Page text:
7 Things Your Client Needs to Hear You Say

Girl receiving therapy
People with SAD need extra reassurance during therapy. Getty / Hill Street Studios

If you are a psychologist, psychiatrist, or other mental health professional treating individuals with social anxiety disorder (SAD), you have a unique responsibility to ensure that your client is comfortable.

While professionals who regularly treat individuals with social anxiety will be attuned to this need, if you lack this experience, you may not quite understand the importance of these needs within therapy.

If you haven't experienced social anxiety yourself, try to consider what it would feel like to be that client.

Clients with social anxiety often have trouble even initiating contact with a therapist. Thus, it is critically important that their first experiences be positive, non-judgmental, and welcoming.

This is, of course, part of building rapport during treatment.

Below are seven things that your client with social anxiety needs to hear you say.

1. "I have experience treating social anxiety disorder."

Hopefully, this is true for you. Clients with social anxiety have needs that are different even from those with other types of anxiety disorders. Having experience treating this specific disorder will give confidence to your client that you can help her as well.

2. "This isn't all in your head."

Never diminish any of the concerns of your client with social anxiety. While their fears may be exaggerated or baseless, they are nevertheless the source of much pain and anguish.

Acknowledge and validate how your client is feeling.

3. "I have group therapy that you can join."

If you specialize in social anxiety, consider offering group therapy to broaden the experiences in which your clients can participate. The disorder is particularly suited to group therapy, as it gives individuals the chance to both practice addressing social fears among other people, and also realize that they are not alone in their feelings.

4. "I am going to teach you how to maintain what you learn here outside therapy."

An effective therapist will teach individuals with social anxiety how to maintain the gains made during therapy on their own afterward. Cognitive-behavioral therapy (CBT) can be helpful to this end, in that the client learns to identify issues and solve them independently.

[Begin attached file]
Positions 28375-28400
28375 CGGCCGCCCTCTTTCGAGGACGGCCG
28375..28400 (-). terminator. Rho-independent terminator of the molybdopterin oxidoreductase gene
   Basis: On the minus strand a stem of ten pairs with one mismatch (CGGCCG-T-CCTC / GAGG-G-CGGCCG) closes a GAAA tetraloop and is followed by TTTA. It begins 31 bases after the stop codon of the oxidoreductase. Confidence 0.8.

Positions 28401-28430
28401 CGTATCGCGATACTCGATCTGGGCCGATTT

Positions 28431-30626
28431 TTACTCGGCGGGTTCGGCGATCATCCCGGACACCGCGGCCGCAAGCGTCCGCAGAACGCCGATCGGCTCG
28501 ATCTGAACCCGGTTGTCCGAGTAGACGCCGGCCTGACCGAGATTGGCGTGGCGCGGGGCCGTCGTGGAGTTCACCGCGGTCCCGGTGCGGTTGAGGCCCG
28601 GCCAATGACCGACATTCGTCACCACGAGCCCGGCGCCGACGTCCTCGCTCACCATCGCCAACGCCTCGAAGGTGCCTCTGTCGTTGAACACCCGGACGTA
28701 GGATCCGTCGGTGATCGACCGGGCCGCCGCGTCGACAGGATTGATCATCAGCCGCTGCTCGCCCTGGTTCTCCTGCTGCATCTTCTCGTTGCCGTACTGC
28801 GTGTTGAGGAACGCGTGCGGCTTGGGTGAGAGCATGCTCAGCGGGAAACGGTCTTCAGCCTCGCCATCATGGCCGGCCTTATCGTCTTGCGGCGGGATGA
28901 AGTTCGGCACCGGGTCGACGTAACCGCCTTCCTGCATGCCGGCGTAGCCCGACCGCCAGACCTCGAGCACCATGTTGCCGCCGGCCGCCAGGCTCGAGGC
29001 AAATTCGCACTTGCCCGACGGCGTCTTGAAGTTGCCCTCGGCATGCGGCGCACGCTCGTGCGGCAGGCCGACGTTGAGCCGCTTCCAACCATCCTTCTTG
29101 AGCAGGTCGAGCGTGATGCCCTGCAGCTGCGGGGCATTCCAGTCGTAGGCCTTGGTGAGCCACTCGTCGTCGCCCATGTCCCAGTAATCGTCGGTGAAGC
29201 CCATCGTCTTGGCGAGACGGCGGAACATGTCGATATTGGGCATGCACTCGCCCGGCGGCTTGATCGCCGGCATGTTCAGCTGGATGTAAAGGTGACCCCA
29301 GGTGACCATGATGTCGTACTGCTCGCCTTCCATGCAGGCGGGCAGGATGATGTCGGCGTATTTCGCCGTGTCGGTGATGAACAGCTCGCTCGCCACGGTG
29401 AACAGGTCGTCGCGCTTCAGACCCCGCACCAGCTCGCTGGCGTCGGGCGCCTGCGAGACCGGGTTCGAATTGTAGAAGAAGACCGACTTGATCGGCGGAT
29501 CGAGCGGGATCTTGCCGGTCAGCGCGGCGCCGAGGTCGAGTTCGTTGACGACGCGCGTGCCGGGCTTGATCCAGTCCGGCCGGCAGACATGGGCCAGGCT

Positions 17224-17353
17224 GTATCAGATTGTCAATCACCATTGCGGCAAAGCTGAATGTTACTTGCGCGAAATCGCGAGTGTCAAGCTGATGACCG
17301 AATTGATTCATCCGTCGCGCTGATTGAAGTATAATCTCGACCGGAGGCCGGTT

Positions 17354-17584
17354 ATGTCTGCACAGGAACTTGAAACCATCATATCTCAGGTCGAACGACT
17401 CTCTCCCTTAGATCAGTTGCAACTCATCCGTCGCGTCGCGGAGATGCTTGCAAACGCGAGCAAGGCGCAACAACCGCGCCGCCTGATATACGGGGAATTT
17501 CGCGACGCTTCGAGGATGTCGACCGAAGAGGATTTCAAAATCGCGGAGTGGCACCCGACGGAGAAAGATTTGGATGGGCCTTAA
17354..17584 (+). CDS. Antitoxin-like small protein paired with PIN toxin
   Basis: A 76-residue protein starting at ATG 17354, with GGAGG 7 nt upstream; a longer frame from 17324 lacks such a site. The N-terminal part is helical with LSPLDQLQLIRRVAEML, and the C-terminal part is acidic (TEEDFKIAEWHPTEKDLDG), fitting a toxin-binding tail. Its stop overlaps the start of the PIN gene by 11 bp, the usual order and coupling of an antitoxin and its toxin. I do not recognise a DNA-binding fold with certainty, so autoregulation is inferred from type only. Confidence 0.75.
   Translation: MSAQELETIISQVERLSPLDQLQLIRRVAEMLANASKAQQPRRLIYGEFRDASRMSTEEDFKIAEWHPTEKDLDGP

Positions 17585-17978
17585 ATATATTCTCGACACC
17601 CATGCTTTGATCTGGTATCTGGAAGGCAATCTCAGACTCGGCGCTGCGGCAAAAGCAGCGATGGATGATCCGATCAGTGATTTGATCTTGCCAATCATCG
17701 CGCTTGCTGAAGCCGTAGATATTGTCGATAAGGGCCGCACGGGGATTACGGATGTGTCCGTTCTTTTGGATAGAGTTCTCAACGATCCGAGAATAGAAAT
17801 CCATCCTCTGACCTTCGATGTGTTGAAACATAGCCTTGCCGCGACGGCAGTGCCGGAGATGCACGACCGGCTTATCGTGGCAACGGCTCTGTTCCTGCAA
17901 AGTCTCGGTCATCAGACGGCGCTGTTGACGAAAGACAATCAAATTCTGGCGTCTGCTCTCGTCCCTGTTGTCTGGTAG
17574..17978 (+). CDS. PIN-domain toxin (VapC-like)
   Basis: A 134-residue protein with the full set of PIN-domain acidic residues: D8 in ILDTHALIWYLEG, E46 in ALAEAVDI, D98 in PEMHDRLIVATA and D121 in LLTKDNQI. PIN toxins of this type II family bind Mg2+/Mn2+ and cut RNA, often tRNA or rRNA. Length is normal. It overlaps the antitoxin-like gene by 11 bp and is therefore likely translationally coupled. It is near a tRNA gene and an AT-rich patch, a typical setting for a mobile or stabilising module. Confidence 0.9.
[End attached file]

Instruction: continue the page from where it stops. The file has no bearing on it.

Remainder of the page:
5. "This is a problem that can be fixed."

Often, those with social anxiety don't realize that there are solutions to the distress that they feel. Reassure your client that effective treatment exists, and that it does not have to take years for him to start feeling better.

6. "The therapy I use is evidence-based."

Ensure the treatment that you provide is based on evidence from the scientific literature. Talk to your client about how the treatment has been evaluated, what the odds are that she will improve by receiving treatment, and rates of remission. Be open about sharing what you know about the treatment you are offering.

7. "I will provide thorough information about any medication that is prescribed."

If you are a psychiatrist prescribing medication, provide as much information as possible to your client. Discuss potential side effects, the importance of following doctor's orders and not stopping medication on your own, and relevant dosage information.

Most professionals don't need this advice. However, if you are just starting out treating individuals with social anxiety disorder, it is important to keep these tips in mind. Most importantly, network with other professionals who have experience treating this group, keep current with regard to the literature, and consider attending relevant conferences to learn about ongoing research firsthand.

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